Jeremy Clarke

Bath time

A social leper tells you of his miserable existence

Text settings
Comments

These days Uncle Jack only comes out of his room once a week, for a bath. The rest of the time he sits in his chair in front of the television, wailing. You can hear him all over the house. It sounds very peculiar, as if we are keeping a tethered discontented beast somewhere in the house. Muffled by intervening doors, the regularity and strangulated tone of his wails sometimes reminds us of the strident bleating of a sheep. Sometimes it does my head in. I go in and say, ‘What’s the matter? What are you making all this noise for?’ And he’ll look up at me with a belligerent light in his eye and say, ‘I’m bored.’

I can’t say I blame him, actually. He sits there day after day with nothing to occupy his mind, apart from the bizarre delusions which visit it now and again, and daytime television, with no way of distinguishing between the two. You’d think he’d look forward to his weekly visit to the bathroom, if only for a change of scenery. But Uncle Jack refuses to get out of his chair without good reason, and a weekly bath, in his book, is certainly not one of those. On bath day we have to go into his room in force and cajole and plead with him. Sometimes he eventually gives way, sometimes we fail. Whichever the result, emotions always runs high and we have to watch out for his stick.

Climbing in and out of the bath has become such a perilous operation for Uncle Jack that we got him a bath hoist for his birthday. This consists of a white plastic seat similar to those sold as garden furniture, except it has vertical slots to let the water drain through. The seat is attached to a winch and the winch is on wheeled forks. We remove Uncle Jack’s clothes and invite him to sit on the white plastic seat. Then I wind Uncle Jack into the air, push the whole ensemble until he is dangling over the bath water, then lower away.

Before his last bath but one, I’d got him suspended over the bath and was lining him up for the descent, when he started shrieking like a stuck pig. One of his testicles had forced itself through one of the drainage slots in the seat and become trapped. Viewed from underneath the seat, Uncle Jack’s trapped testicle would have made an intriguing photograph in a mystery-object competition. His pain would have been lessened if he’d remained calm and sat still, but the agony was acute and his instinct was to extract himself from the situation immediately, which of course only exacerbated things. What with Uncle Jack’s screams, and our shouting at him to keep still while we teased the testicle back through the slot with our fingers, it must have sounded like a murder was being committed.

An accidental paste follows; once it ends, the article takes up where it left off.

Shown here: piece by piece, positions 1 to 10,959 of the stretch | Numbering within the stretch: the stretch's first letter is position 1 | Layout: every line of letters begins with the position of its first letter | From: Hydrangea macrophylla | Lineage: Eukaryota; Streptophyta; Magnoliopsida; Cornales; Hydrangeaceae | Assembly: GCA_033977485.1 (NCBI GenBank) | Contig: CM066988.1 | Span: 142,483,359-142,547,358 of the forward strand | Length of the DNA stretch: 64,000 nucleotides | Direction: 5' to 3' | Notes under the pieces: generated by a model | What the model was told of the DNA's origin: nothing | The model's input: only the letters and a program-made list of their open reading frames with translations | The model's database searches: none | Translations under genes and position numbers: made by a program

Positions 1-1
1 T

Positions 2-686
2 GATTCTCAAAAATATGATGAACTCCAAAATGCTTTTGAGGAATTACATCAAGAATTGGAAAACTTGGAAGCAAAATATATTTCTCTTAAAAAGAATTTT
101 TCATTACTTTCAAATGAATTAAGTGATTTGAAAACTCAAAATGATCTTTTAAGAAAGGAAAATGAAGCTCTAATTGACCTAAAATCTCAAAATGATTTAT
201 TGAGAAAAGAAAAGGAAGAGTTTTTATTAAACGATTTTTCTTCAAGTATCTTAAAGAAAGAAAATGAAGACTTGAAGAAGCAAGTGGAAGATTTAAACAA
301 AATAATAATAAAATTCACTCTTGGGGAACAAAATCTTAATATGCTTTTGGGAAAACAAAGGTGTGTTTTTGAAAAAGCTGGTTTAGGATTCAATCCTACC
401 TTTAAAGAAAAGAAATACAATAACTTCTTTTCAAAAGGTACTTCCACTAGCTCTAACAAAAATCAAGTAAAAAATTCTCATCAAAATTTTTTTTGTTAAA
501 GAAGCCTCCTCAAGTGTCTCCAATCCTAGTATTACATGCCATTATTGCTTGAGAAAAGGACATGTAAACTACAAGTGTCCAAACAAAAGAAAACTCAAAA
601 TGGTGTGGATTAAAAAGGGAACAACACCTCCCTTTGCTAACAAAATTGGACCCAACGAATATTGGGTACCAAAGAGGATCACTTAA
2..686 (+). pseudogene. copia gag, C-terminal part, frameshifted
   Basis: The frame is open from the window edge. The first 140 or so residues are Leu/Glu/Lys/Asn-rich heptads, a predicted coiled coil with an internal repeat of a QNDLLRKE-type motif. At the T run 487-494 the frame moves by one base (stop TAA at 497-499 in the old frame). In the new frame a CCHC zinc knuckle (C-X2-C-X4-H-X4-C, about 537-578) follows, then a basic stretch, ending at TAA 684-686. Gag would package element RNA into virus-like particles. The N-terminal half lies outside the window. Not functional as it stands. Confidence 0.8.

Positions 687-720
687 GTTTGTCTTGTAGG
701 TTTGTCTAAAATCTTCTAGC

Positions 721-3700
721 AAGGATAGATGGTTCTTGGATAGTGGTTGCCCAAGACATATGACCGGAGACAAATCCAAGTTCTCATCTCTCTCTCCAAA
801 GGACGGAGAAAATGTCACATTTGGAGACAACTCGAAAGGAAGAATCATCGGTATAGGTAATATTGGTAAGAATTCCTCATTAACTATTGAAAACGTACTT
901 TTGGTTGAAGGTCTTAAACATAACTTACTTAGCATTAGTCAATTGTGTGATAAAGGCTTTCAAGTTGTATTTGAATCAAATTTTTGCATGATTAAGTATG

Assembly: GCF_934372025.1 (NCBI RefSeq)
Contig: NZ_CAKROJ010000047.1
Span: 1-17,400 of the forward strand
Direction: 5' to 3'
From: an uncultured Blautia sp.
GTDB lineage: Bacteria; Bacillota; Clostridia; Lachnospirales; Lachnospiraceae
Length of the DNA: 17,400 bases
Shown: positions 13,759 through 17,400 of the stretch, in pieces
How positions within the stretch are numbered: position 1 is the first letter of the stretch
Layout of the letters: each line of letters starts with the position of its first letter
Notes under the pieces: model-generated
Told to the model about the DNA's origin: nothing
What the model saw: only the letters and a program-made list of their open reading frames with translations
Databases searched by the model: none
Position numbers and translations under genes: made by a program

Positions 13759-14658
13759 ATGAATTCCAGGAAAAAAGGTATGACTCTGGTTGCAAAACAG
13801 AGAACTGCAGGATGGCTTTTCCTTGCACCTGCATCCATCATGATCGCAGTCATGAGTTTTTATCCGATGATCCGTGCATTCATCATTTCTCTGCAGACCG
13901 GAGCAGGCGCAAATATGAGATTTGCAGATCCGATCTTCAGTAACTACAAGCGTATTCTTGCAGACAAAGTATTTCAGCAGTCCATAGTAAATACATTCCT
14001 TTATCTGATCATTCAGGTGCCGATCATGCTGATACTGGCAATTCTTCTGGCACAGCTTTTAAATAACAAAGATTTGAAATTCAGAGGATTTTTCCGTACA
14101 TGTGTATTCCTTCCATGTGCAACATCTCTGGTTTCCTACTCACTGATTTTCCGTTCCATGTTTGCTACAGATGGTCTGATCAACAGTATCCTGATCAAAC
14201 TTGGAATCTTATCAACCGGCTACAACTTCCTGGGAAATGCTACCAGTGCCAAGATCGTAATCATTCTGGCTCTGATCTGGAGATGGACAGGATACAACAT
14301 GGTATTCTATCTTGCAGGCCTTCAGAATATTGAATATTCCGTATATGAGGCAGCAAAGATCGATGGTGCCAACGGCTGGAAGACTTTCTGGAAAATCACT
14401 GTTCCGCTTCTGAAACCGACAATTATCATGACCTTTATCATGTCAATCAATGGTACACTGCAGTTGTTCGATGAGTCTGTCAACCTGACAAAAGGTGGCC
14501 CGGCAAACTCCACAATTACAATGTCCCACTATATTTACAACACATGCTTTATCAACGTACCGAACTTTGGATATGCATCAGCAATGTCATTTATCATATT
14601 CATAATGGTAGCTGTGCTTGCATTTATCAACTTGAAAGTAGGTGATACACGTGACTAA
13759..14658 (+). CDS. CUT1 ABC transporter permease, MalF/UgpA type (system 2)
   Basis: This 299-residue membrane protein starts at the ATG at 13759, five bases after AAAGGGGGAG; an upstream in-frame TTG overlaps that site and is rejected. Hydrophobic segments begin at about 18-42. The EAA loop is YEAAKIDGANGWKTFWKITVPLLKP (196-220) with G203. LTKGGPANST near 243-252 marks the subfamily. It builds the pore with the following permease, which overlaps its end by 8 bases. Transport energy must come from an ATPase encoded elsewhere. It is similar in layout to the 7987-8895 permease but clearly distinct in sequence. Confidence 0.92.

The testicle showed no evidence of any lasting damage, fortunately, and Uncle Jack’s memory being what it is, he forgot about the accident straight away. Our requests later that day, when he was dressed and back in his chair, for ‘a quick look’ at his testicle ‘to see what colour it is’ were treated first with incredulity and then with outright hostility.

Of course I wrote to the Medicines and Healthcare Products Regulatory Agency straight away and told them what had happened. If anything, I said, Uncle Jack’s testicles are a bit on the small side. If one of his slipped through, I said, it could happen to almost anybody. The drainage slots, I said, were a serious design fault and bath-hoist users should be alerted to the fact as soon as possible.

Well, my letter must have hit the spot. Not a week later we received a MHPRA ‘Medical Device Alert’ mail shot. It went as follows:

The MHPRA has received reports of four incidents in the last three months where male genitalia have become entrapped in the drainage holes of a variety of bath or shower seating equipment. These incidents resulted in cuts, lacerations and testicular bruising and in several cases the user had to be freed by the Fire Service. Similarly, an incident was recently reported involving an elderly woman with a rectal prolapse, which became entrapped in the holes of the seat on a bath hoist.

Action: Where the shape, size and position of the drainage holes/slots present a possible entrapment risk, consider whether it is appropriate to use a folded towel or similar protective material between the seat and the user to minimise the entrapment risk.

This Medical Device Alert has been sent out to all the relevant health authorities. To those Spectator readers with prolapsed rectums, small testicles, or both, who use a bath hoist, privately, at home, and who are unaware of the attendant ‘entrapment risk’, I respectfully pass on the MHPRA’s valuable advice.